Request tar to begin writing the next volume.

(You should only type ‘y’ after you have changed the tape; otherwise tar will write over the volume it just finished.)

The volume number used by tar in its tape-changing prompt can be changed; if you give the ‘--volno-file=file-of-number’ option, then file-of-number should be an non-existing file to be created, or else, a file already containing a decimal number. That number will be used as the volume number of the first volume written. When tar is finished, it will rewrite the file with the now-current volume number. (This does not change the volume number written on a tape label, as per Including a Label in the Archive, it only affects the number used in the prompt.)

If you want more elaborate behavior than this, you can write a special new volume script, that will be responsible for changing the volume, and instruct tar to use it instead of its normal prompting procedure:

-F command

Specify the command to invoke when switching volumes. The command can be used to eject cassettes, or to broadcast messages such as ‘Someone please come change my tape’ when performing unattended backups.

The command can contain additional options, if such are needed. See section Running External Commands, for a detailed discussion of the way GNU tar runs external commands. It inherits tar’s shell environment. Additional data is passed to it via the following environment variables:


GNU tar version number.


The name of the archive tar is processing.


Current blocking factor (see section Blocking).


Ordinal number of the volume tar is about to start.


A short option describing the operation tar is executing. See section The Five Advanced tar Operations, for a complete list of subcommand options.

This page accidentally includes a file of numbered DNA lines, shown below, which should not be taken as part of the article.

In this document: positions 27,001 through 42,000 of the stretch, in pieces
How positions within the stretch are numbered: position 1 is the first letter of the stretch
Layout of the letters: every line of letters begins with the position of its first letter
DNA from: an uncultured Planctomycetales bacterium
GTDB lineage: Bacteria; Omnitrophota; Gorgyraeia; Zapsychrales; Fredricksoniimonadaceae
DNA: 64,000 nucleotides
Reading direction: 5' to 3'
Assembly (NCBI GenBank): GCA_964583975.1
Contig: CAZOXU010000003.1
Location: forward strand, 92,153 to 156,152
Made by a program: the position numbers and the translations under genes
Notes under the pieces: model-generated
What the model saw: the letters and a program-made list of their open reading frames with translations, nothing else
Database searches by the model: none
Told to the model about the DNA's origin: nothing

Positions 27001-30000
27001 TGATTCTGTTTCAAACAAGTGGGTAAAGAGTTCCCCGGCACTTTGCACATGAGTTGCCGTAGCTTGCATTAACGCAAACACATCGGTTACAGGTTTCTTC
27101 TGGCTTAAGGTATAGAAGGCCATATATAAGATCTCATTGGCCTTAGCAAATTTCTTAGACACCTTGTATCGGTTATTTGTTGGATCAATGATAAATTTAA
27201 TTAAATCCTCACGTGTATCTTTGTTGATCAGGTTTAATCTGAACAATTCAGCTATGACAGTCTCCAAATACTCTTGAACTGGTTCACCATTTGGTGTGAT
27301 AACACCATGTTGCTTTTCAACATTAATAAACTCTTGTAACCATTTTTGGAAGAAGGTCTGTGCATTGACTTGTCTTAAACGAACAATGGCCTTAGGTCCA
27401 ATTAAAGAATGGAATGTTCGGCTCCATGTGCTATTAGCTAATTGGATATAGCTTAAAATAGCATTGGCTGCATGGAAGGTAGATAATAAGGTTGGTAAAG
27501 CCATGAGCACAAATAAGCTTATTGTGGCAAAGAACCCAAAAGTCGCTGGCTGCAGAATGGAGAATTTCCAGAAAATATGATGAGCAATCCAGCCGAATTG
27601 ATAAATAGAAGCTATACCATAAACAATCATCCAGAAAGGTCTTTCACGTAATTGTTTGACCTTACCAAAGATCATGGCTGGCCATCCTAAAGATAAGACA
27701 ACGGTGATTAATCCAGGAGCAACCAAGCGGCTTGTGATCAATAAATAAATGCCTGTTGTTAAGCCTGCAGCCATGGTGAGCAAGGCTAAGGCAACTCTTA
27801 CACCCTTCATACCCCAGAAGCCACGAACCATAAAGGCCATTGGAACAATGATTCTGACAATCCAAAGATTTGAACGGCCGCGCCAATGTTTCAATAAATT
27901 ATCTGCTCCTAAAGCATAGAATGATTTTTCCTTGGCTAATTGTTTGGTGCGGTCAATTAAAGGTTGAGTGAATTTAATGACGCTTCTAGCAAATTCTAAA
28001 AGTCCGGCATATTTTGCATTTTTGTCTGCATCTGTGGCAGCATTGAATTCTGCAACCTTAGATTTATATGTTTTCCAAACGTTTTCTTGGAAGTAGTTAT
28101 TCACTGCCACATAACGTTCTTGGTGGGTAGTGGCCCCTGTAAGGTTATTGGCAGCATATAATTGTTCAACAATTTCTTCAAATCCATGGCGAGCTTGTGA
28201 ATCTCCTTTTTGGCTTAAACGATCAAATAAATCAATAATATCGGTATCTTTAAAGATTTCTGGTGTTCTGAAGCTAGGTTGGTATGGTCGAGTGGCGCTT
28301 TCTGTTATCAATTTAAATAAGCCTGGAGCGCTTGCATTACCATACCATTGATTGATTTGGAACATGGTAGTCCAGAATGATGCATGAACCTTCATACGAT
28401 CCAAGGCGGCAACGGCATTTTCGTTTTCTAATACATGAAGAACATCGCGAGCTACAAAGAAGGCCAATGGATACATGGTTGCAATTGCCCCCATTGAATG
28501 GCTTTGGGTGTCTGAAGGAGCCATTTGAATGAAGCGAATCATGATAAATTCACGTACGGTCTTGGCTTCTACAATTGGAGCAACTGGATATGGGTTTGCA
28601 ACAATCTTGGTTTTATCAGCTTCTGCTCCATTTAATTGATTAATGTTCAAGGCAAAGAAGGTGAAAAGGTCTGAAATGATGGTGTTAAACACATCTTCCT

Format of the archive being processed. See section Controlling the Archive Format, for a complete list of archive format names.


File descriptor which can be used to communicate the new volume name to tar.

These variables can be used in the command itself, provided that they are properly quoted to prevent them from being expanded by the shell that invokes tar.

The volume script can instruct tar to use new archive name, by writing in to file descriptor $TAR_FD (see below for an example).

If the info script fails, tar exits; otherwise, it begins writing the next volume.

If you want tar to cycle through a series of files or tape drives, there are three approaches to choose from. First of all, you can give tar multiple ‘--file’ options. In this case the specified files will be used, in sequence, as the successive volumes of the archive. Only when the first one in the sequence needs to be used again will tar prompt for a tape change (or run the info script). For example, suppose someone has two tape drives on a system named ‘/dev/tape0’ and ‘/dev/tape1’. For having GNU tar to switch to the second drive when it needs to write the second tape, and then back to the first tape, etc., just do either of:

$ tar --create --multi-volume --file=/dev/tape0 --file=/dev/tape1 files
$ tar -cM -f /dev/tape0 -f /dev/tape1 files

The second method is to use the ‘n’ response to the tape-change prompt.

Finally, the most flexible approach is to use a volume script, that writes new archive name to the file descriptor $TAR_FD. For example, the following volume script will create a series of archive files, named ‘archive-vol’, where archive is the name of the archive being created (as given by ‘--file’ option) and vol is the ordinal number of the archive being created:

#! /bin/bash
# For this script it's advisable to use a shell, such as Bash,
# that supports a TAR_FD value greater than 9.

echo Preparing volume $TAR_VOLUME of $TAR_ARCHIVE.

name=`expr $TAR_ARCHIVE : '\(.*\)-.*'`
-c)       ;;
-d|-x|-t) test -r ${name:-$TAR_ARCHIVE}-$TAR_VOLUME || exit 1
*)        exit 1

echo ${name:-$TAR_ARCHIVE}-$TAR_VOLUME >&$TAR_FD

The same script can be used while listing, comparing or extracting from the created archive. For example:

# Create a multi-volume archive:
$ tar -c -L1024 -f archive.tar -F new-volume .
# Extract from the created archive:
$ tar -x -f archive.tar -F new-volume .